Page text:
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Call this “Portrait of an Overwhelmed Mom”: Laundry piles, a mail mountain on our kitchen table, dinner leftovers that need put away, steamed veggies that need to be processed for my son, and too many reports to finish for work.
Oh, and a shower. I could really use one of those.
This is my reality.
I am a full-time school psychologist with a 60 mile (each way) commute. I am the mother of a beautiful baby boy and a tenacious two-year-old girl, and wife of a pretty fantastic fella.
Did I mention that my family and I are moving in two weeks, and not a box has been packed?
My plate is full—understatement of the year.
Over the past few weeks, I have felt overwhelmed, annoyed, and tired. So tired.
Working motherhood- heck, motherhood in general, can be physically and psychologically exhausting. Aside from using this blog as an avenue to vent my frustrations (blogging is cheaper than psychotherapy!), I want to share the strategies I use to cope when I am feeling overwhelmed. Perhaps it may be useful to my fellow bleary-eyed overwhelmed mom.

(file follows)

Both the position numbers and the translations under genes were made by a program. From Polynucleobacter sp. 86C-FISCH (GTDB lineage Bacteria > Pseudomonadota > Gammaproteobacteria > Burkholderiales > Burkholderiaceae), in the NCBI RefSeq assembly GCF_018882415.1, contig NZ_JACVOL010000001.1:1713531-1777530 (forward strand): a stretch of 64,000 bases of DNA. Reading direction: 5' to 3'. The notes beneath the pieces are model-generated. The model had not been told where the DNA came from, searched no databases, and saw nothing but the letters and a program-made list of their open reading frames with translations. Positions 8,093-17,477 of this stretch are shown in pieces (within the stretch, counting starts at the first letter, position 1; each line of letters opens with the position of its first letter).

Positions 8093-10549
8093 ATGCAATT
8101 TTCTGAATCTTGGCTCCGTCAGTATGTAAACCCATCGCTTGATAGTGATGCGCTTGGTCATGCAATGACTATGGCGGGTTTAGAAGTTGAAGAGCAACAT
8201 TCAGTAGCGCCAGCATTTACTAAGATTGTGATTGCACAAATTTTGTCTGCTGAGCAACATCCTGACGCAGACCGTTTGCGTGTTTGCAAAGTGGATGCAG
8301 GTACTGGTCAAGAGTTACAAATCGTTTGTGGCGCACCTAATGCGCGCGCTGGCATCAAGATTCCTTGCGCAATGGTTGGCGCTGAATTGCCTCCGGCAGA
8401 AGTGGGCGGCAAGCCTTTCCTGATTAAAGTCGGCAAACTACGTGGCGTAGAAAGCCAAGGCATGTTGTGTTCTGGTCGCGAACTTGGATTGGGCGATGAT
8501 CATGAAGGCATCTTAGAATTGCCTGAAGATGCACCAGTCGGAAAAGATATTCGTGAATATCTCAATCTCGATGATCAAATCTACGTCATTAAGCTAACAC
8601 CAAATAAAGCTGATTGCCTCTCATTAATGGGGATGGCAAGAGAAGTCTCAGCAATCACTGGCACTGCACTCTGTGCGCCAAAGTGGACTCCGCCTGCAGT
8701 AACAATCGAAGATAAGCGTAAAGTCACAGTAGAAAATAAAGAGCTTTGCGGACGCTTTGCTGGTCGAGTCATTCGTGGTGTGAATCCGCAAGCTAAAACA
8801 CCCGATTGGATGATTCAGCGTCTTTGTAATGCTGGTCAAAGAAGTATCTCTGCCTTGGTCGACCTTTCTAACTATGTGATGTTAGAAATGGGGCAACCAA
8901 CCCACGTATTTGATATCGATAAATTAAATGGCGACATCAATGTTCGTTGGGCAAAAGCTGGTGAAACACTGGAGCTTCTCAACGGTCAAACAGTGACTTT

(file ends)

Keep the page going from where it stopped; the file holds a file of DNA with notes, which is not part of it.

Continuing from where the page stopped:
Strategies for the overwhelmed mom
Sounds simple, we do it all day, every day. But, taking a minute or two to stop what you are doing, and focus on just breathing can be incredibly soothing.
My messy house and mail pile are irksome, but if I don’t have a little time in the evening to sit down, and lose myself in the latest Lifetime movie, I’m going to be worse off. If you can, embrace the mess, and give yourself the gift of relaxation—even if it is only a few minutes.
3. Ride the crazy.
What I mean by this, is, if you have a lot going on, don’t try to change how you do things. Let things be chaotic for a time if need be. I feel like too often, we see articles about getting organized, or managing time effectively- for me, I’d like to focus on those things in the future, but for now, I just need to get through the next few weeks. I fully accept that things are nuts now, and I’m just going with it.
4. Know that times of great stress and overwhelm are fleeting.
Things will settle down and even out eventually. Knowing this allows me to ride the crazy.
5. Talk to yourself.
For me, when I’m feeling like an overwhelmed mom, or ineffective, I list, out loud, all the things I did that day. Us mothers (and fathers) are pretty amazing when you think about how much we accomplish each day. We prepare meals for little ones, bathe them, dress them, coordinate their care, work outside the home (for me, it’s conducting psychoeducational assessments of school-age children, attending to students in crisis, and writing reports), manage the household, etc. We do so much, and yet, we berate ourselves for the things we don’t do. Instead of putting ourselves down, or committing to doing more, we should laud ourselves for doing the things we already do.
Now it’s your turn. Fellow mothers: how do you manage the chaos of working motherhood?